Dialog Box


MEDIA RELEASE: Brain Cancer Discovery Collaborative launches in Australia

The BCDC brings together a diverse group of researchers from all across Australia with the aim of working together to change outcomes for adults and children with brain cancer. Cure For Life is supporting the Collaborative and has announced $1million in funding.

High profile neurosurgeon and CFLF founder Dr Charlie Teo says there is no known cure for brain cancer, yet it has the greatest impact on society of all cancers.

“In the past 30 years, there have been no significant breakthroughs in brain cancer research,” Dr Teo said.  

“At this pace we can expect that a cure will be 50 years away, will cost $50 billion and that brain cancer will claim another 3 million lives. Cure For Life’s new Research Strategy is designed to find treatments within 10 years not 50. 

“A new collaborative model like this one provides us with the potential to remove the barriers preventing our researchers and clinicians from finding a cure and to create a global platform for brain cancer research that brings people and opportunities together for discoveries for Australian brain cancer researchers and ultimately brain cancer patients. 

“We are grateful to the Cure For Life donors who have enabled us to contribute to such an innovative and talented group. A collaborative platform in brain cancer reinstates hope beyond what a neurosurgeon can offer for those enduring this insidious cancer,” Dr Teo said.
BCDC Director Associate Professor Terrance Johns said: “The BCDC is based on the highly successful UCLA collaborative model and we will be focusing our activity on developing new treatments for this lethal disease”. 

“Along with accelerating research and sharing core resources the BCDC will establish mentoring networks to encourage young researchers into the area.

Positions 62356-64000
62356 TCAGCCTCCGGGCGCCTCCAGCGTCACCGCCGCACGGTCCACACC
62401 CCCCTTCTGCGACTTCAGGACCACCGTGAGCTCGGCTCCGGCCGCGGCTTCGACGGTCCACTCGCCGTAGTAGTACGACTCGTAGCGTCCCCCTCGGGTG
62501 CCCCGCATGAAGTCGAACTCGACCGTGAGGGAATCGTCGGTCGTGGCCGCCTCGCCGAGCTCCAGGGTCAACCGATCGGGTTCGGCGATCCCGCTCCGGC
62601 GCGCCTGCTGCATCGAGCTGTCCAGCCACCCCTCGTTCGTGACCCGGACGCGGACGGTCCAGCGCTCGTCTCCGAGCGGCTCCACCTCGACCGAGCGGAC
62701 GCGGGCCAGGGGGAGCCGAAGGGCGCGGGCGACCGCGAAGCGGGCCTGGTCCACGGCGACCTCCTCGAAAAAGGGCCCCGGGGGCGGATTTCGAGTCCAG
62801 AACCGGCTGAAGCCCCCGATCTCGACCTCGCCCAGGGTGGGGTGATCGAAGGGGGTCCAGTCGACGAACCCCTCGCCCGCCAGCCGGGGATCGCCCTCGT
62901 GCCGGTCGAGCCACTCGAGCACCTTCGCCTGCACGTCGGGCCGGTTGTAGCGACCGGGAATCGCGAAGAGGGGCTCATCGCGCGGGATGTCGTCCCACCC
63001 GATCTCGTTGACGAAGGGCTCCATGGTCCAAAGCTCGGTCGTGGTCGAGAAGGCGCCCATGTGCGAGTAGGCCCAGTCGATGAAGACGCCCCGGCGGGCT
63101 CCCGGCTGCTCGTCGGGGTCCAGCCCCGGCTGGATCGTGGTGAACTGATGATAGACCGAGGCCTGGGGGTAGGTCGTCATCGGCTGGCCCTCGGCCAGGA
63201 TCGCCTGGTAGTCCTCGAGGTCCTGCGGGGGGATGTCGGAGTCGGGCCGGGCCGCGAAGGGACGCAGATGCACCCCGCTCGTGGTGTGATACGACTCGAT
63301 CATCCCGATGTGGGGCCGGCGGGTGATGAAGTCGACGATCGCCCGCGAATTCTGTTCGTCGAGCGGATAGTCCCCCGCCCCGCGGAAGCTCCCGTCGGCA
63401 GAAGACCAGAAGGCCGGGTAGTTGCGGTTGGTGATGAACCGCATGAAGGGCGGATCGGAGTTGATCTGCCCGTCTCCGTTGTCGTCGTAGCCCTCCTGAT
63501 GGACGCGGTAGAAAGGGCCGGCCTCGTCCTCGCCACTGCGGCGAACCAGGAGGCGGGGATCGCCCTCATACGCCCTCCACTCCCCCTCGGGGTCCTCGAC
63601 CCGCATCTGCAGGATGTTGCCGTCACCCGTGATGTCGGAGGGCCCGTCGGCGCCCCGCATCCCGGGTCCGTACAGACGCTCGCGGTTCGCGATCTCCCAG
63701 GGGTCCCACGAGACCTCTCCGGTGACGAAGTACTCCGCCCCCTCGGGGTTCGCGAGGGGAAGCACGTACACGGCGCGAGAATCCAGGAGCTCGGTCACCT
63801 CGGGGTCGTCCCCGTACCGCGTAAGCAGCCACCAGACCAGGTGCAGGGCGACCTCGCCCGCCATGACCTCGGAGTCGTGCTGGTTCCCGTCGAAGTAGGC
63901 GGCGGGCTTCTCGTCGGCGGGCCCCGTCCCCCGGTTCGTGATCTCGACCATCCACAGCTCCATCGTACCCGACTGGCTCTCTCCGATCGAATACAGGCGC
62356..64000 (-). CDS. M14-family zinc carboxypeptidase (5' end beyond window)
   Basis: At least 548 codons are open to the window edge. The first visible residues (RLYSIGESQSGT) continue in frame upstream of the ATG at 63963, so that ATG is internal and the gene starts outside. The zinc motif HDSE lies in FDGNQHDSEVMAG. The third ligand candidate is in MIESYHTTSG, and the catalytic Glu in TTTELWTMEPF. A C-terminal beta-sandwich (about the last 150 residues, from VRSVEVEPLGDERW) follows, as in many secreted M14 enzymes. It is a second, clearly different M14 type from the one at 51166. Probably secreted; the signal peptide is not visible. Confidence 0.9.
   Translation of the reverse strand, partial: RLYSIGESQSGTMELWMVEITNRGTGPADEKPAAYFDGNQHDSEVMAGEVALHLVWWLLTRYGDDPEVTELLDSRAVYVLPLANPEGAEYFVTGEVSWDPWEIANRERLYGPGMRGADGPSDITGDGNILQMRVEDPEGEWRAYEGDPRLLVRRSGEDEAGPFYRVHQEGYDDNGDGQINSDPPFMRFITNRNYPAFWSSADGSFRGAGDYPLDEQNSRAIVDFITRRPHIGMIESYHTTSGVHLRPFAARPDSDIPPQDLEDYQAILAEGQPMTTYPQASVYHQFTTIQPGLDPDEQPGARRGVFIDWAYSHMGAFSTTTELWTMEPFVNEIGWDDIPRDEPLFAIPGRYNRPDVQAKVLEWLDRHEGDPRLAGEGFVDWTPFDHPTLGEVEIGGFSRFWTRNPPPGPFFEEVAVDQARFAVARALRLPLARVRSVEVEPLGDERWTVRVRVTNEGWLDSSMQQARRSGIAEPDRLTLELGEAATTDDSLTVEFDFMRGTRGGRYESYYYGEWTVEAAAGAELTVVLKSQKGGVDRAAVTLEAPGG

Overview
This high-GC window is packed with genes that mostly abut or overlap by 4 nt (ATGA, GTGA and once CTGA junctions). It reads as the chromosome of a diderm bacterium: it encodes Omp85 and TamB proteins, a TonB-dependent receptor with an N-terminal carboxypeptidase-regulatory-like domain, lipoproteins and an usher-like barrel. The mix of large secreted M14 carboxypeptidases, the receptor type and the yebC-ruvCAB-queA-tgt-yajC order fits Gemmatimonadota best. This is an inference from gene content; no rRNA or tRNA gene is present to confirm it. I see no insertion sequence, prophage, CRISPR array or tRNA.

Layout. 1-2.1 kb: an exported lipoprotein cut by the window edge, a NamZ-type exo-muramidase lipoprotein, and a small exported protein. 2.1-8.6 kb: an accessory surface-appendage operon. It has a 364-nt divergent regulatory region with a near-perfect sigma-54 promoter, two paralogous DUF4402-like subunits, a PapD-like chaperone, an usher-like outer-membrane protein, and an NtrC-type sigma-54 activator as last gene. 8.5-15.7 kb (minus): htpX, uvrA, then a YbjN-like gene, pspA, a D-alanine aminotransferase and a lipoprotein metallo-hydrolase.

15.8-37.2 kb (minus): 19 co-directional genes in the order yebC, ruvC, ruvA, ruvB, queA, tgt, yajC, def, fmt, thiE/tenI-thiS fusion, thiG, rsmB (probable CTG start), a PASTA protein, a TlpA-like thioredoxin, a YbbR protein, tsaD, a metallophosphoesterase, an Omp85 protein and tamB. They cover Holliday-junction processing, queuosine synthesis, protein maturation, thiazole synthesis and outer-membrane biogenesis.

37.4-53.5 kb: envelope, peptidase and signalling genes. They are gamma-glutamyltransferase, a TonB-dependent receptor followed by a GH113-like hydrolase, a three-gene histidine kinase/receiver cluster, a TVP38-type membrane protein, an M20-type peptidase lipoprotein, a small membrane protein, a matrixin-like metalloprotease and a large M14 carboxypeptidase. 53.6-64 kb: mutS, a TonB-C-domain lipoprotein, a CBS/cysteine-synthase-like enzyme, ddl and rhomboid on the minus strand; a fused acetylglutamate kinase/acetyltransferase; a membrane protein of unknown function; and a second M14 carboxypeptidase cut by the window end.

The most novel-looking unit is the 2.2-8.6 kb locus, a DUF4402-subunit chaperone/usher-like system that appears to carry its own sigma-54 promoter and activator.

“We believe this new approach will enable us to move new therapies into clinical trial within the next two years,” A/Prof Johns said.



Note to editors: About the BCDC

BCDC is led by Director A/Prof Terrance Johns from Monash Institute of Medical Research, Victoria and Deputy Directors Prof Andrew Boyd (Clinical) from Brain Cancer Research Unit at Queensland Institute of Medical Research and Dr Kerrie McDonald (Translational Science) from the Cure for Life Neuro-oncology Group at Lowy Cancer Research Centre, University of New South Wales. 

Members’ key areas of research include:

  • Associate Professor Terrance Johns (Monash Institute of Medical Research, VIC), has worked in cancer research for more than 15 years. He has focused on how the signalling of a particular family of cell-surface molecules [EGFR; epidermal growth factor] promotes the survival of cancer cells and on drugs that block the activity of these receptors. 
  • Professor Andrew Boyd (Queensland Institute of Medical Research, QLD) is a clinical haematologist and oncologist whose lab focuses on cancer biology and the elucidation of potential targets for cancer therapy; he will lead the animal model experiments. He will also continue work on the Eph proteins in brain tumours. His work on protein EphA3 with colleagues Dr Bryan Day and Dr Brett Stringer was published in prestigious journal Cancer Cell  in February and is being hailed as a potential treatment for targeting aggressive brain tumours, called glioblastoma multiforme (GBM).
  • Dr Kerrie McDonald (Lowy Cancer Research Centre, NSW) carries out translational research on brain cancer and is the director of two major glioma tumour banks. Her team will "validate" the drug targets in various subsets of tumour tissue and DNA samples from patients. They will also look for markers of treatment response in tissue samples collected during clinical trials. (One of those banks is called the Australian Genomics and Clinical Outcomes of Glioma (AGOG), which holds Australia’s largest and most complete biobank specific to glioma.)
  • Associate Professor Geraldine O’Neill (The Children's Hospital at Westmead, NSW) is an expert in the investigation of cancer cell invasion and has developed a range of 3D cell culture models that mimic the in vivo brain environment and are superior to frequently used 2D assays in their ability to predict in vivo drug response and tumour behaviour. 
  • Associate Professor Stephen Rose (University of Queensland) will lead the clinical imaging program develop antibodies that target brain cancer as agents to detect invasion of tumour cells locally and efficacy of therapeutic response to the drug candidate.
    Dr Nicholas Gottardo  (Telethon Institute for Child Health Research WA) is a practising consultant paediatric oncologist and neuro-oncologist. He will direct the work on paediatric cancer, including the animal models and taking drugs into the clinic.